November 6, 2013 | Ryan Meres

Shortly after I started working at IMT, I began researching best practices that were being employed by local jurisdictions to enforce the energy code. Since efforts to ensure compliance with energy codes remain considerably low in several states and jurisdictions, I came up with the idea to recognize jurisdictions that are finding ways to raise compliance rates despite constraints on their budgets and time.

In late 2011 the full concept for the Excellence in Energy Code Compliance Awards was born. A year later the 2012 Award winners were announced at the International Code Council’s (ICC) Annual Conference in Portland, Ore.

I’m proud to announce that earlier this month, at the ICC Annual Conference in Atlantic City, N.J., IMT and the Global Buildings Performance Network (GBPN) announced the 2013 winners for the newly re-branded Standard Bearers Award. This year’s winners are:

  •  Brent Ursenbach, Salt Lake County, Utah, Energy Code Champion
  • City of Austin, Texas, Local Jurisdiction Winner
  • Georgia Department of Community Affairs (DCA), State Level Winner

Brent Ursenbach, Salt Lake County, Utah

Brent Ursenbach, this year’s Energy Code Champion from Salt Lake County, Utah, exemplifies the kind of leadership needed to take energy code compliance to the next level. He not only serves as the go-to energy code resource for Salt Lake County, but with the support of the county’s leadership, advises code officials across the whole state of Utah.

Brent has taught more than 56,000 hours of continuing education units (CEUs), including the recruiting, mentoring, and training of 11 Energy Code Ambassadors in their respective regions of the state. He has served on state-level committees responsible for making recommendations for code adoption and is also active in national-level code development through the ICC.

Austin, Texas

As I mentioned above, supportive leadership in Salt Lake County enabled Brent to promote energy code compliance both within the county and across the state of Utah. The City of Austin, Texas, this year’s local jurisdiction winner, also backed a strong energy code and the infrastructure to ensure  its enforcement. In 2006, under the leadership of then-Mayor Will Wynn, a Zero Energy Capable Homes Task Force (ZECHT) was convened.

Consisting of a wide range of industry stakeholders, the ZECHT developed a package of amendments to the International Energy Conservation Code (IECC) that would result in homes capable of achieving net zero energy with a modest amount of on-site renewable energy. The ZECHT set energy use targets for each code adoption cycle from 2006 through 2015.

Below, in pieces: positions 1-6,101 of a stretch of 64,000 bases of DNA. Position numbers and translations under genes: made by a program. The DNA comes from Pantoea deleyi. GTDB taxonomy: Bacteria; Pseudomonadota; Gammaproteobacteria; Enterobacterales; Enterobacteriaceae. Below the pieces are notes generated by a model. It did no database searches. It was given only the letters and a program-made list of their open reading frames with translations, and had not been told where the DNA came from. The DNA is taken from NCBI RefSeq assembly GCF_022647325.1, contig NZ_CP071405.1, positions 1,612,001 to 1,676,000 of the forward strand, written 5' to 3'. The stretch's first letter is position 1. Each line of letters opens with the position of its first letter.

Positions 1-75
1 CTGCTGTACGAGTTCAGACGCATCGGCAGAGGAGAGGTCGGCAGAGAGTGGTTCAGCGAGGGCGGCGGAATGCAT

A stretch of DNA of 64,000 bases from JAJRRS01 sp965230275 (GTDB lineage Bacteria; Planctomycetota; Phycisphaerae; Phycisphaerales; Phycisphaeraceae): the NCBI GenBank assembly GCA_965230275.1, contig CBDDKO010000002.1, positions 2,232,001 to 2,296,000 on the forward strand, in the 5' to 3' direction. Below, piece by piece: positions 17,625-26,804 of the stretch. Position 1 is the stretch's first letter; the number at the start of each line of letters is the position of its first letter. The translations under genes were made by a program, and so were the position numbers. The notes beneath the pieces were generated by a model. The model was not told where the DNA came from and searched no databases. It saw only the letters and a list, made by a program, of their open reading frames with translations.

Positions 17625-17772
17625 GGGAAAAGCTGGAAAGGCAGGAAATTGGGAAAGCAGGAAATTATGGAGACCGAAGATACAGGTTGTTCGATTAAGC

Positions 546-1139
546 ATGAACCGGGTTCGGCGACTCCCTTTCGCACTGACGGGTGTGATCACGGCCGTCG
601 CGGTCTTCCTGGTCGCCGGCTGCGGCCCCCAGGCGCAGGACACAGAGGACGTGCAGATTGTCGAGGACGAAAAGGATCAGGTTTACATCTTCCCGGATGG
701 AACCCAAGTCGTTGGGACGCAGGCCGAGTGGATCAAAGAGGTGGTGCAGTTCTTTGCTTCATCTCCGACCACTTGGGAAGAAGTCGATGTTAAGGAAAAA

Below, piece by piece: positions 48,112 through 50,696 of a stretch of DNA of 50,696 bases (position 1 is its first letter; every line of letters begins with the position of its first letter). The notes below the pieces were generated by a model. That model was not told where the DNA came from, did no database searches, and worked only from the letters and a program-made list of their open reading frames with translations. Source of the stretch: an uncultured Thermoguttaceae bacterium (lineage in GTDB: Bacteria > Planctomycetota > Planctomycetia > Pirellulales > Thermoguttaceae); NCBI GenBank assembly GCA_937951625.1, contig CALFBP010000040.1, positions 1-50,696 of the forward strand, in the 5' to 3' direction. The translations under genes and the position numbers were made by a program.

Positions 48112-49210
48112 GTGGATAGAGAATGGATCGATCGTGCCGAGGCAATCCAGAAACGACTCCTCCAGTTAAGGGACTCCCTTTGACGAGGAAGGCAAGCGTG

One central element of the ZECHT’s recommendations was a series of performance tests for the building envelope and mechanical systems. To ensure compliance with the testing requirements, Austin Energy developed a third-party program of certified testing contractors.

The use of third-party testing contractors removes the cost of the city performing the tests and creates a program that is flexible with respect to changes in construction volume.

Georgia Department of Community Affairs (GDCA)

This year’s state-level winner, the Georgia Department of Community Affairs (GDCA), is an example of how the combination of leadership and collaborative work helps shape an innovative program to improve compliance. Although the GDCA doesn’t have any authority to enforce the energy code (which is the sole responsibility of local governments), its innovative Duct and Envelope Tightness Equipment Loan Program shows how the state can support local jurisdictions and home builders in compliance with the Georgia State Energy Code.

Working in collaboration with the Homebuilders Association of Georgia (HBAG) and the Georgia Environmental Finance Authority, GDCA used American Recovery and Reinvestment Act and Community Development Block Grant funding to purchase and distribute 30 new envelope and duct leakage testing kits. The kits were distributed by HBAG to its local chapters across the state where they would be rented for a nominal fee of $100/day or $150/weekend.

The program allows local code officials or Certified Duct and Envelope Tightness Verifiers to rent equipment for a small fee and verify whether or not a home meets Georgia’s envelope and duct tightness requirements.

What is the significance of this year’s winners?

As with last year’s winners, this year’s group demonstrates that leadership at all levels is crucial to achieving energy code compliance. Brent Ursenbach is proof that an individual champion, with the support of leadership, can have a state-wide impact on energy code compliance. Austin, Texas, demonstrates that local government leadership is crucial to developing a strong energy code, and a solid, cost-effective enforcement infrastructure is a key to ensuring compliance. And last but not least, Georgia proves that home builders and state agencies can work together to improve compliance with the state energy code.


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Ryan Meres

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